US Airways has also filed an application with the U.S. Department of Transportation (DOT) to begin daily nonstop roundtrip flights between Charlotte and Costa Rica's capital, San Jose, beginning as early as February 2003. Subject to U.S. and foreign government approvals, the San Jose service will operate year round as US Airways' second destination in Central America.
These schedule changes are interesting. The new DCA-BDA service is cut, yet US is adding LGA-IAD once again. Also, Martha's Vineyard, Hyannis, etc. are all being cut quite a bit -- Is this normal for the fall/winter season? I'm also VERY surprised there are no European cities being dropped.
The PDF is nice, though -- provides a good summary.
Seasonal cuts to MVY, ACK, and HYA aren't too surprising (and neither are cutbacks to some of the smaller places in Maine). Demand for travel to the Cape and Islands drops off a cliff after Labor Day.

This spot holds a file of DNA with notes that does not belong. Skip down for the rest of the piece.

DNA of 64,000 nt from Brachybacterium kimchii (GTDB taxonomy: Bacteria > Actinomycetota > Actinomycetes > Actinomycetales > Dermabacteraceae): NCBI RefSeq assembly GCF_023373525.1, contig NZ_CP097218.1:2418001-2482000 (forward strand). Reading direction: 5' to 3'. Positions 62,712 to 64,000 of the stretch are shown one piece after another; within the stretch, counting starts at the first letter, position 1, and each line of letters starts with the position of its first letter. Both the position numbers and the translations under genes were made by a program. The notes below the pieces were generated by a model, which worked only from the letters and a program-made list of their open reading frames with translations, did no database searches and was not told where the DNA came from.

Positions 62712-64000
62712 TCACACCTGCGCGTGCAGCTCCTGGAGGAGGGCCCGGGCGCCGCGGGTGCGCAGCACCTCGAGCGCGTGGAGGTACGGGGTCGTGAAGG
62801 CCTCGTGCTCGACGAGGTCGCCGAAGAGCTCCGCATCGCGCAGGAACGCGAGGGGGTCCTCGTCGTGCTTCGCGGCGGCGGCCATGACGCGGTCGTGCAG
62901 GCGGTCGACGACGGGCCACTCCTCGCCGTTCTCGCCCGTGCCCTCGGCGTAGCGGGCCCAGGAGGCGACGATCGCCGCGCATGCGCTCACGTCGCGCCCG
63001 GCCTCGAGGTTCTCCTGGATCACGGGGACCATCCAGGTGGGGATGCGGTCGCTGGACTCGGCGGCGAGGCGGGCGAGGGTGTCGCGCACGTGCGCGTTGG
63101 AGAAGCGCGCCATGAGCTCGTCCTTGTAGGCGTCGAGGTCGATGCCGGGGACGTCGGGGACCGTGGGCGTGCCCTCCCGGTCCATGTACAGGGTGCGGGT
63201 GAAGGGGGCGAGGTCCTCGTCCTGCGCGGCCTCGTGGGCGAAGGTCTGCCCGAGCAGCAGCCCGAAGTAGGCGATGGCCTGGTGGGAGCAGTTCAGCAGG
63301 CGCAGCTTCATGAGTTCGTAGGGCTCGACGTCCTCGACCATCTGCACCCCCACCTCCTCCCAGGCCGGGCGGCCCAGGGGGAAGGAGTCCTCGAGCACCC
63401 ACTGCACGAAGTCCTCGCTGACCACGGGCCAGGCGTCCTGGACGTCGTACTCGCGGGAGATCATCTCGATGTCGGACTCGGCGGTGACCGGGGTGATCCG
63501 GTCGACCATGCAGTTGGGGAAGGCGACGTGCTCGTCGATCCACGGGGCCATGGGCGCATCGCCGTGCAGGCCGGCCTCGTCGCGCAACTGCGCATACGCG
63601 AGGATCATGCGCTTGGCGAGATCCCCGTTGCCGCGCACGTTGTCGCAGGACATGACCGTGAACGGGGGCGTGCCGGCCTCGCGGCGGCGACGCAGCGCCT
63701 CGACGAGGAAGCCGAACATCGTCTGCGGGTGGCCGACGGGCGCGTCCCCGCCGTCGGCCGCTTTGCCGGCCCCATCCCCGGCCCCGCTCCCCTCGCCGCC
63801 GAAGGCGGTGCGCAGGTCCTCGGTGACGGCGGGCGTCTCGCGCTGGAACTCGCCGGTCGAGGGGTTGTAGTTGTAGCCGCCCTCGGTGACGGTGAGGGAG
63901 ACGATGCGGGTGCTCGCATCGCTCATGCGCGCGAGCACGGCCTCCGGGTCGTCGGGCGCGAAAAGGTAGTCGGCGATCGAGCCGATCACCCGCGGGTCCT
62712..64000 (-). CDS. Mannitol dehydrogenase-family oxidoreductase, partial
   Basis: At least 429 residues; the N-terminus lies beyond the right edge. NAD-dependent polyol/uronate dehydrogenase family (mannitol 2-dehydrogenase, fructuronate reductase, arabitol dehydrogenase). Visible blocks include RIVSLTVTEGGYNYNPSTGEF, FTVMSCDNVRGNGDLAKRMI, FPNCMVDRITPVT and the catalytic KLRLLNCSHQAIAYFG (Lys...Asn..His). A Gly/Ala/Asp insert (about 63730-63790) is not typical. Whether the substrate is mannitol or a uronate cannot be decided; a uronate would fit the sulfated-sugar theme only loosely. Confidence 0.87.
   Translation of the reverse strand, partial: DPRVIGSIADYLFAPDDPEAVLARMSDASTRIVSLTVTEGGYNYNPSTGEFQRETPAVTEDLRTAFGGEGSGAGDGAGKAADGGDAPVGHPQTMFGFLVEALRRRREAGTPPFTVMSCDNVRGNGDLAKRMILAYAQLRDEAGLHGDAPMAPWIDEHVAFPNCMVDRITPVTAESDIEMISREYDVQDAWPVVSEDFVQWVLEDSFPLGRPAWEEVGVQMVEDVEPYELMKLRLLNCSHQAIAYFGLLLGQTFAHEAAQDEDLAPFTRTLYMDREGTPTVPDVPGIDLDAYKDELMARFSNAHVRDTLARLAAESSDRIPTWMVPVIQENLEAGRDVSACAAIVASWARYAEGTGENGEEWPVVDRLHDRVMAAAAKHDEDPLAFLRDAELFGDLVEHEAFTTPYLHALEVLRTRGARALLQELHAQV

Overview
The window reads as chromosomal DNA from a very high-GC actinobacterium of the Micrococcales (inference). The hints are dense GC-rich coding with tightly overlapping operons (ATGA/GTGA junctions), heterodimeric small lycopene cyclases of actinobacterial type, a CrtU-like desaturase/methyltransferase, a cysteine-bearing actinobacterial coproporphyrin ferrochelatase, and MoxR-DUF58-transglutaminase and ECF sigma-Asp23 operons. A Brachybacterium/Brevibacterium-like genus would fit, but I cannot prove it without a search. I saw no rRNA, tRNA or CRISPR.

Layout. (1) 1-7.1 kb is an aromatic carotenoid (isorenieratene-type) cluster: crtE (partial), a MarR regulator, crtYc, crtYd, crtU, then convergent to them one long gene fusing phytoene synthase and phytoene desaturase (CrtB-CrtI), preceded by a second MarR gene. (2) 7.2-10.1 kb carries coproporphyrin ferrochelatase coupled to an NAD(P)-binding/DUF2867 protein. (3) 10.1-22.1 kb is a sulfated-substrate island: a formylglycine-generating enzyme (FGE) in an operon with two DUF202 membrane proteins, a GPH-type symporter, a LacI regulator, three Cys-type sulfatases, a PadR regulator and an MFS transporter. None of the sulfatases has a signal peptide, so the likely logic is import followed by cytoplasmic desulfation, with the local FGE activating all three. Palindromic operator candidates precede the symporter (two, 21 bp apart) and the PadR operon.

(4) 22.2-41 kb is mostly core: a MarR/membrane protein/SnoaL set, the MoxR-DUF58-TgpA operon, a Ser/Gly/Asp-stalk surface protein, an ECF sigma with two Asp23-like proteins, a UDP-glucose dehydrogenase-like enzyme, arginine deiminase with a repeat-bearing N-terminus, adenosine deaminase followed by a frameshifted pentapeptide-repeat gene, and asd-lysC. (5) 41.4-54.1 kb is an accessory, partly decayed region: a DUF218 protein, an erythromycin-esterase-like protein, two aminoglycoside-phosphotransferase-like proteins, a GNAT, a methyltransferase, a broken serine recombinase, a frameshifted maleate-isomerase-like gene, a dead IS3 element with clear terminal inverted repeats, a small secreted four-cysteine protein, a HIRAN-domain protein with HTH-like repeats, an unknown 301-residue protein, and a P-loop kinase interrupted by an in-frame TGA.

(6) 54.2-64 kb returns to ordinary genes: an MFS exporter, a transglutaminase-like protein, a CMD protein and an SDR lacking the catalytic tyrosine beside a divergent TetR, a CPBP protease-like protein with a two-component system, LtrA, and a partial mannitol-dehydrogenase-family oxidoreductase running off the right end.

It is a bit shocking to me, though, to see mainline service to DAY end, especially given that DAY had been a hub for Piedmont. Moreover, it looks like deep cuts of 25-30% are in store for all West coast destinations (aside from SNA, which has value due to its slot limitations). And the cuts to BDA are very deep -- from four daily flights to one. PIT also shoulders deep cuts, losing over 20% of its mainline service and about one in six flights overall. It seems the abandonment of BWI continues, while BOS continues to see reductions in service (and the US terminal at BOS seemed VERY quiet the last time was through there a month ago). CLT and PHL see far more modest cuts, though it's a bit ironic that BNA now has more service to the West Coast than CLT. I thought the plan before had been to shift a greater percentage of flying to longer routes, but it seems the longer routes are taking deeper cuts.
With the loss of DAY and SDF as mainline cities, US now (by my count) serves 62 domestic airports (not counting SJU, STT, STX) with mainline, which is three more than WN serves. [:0]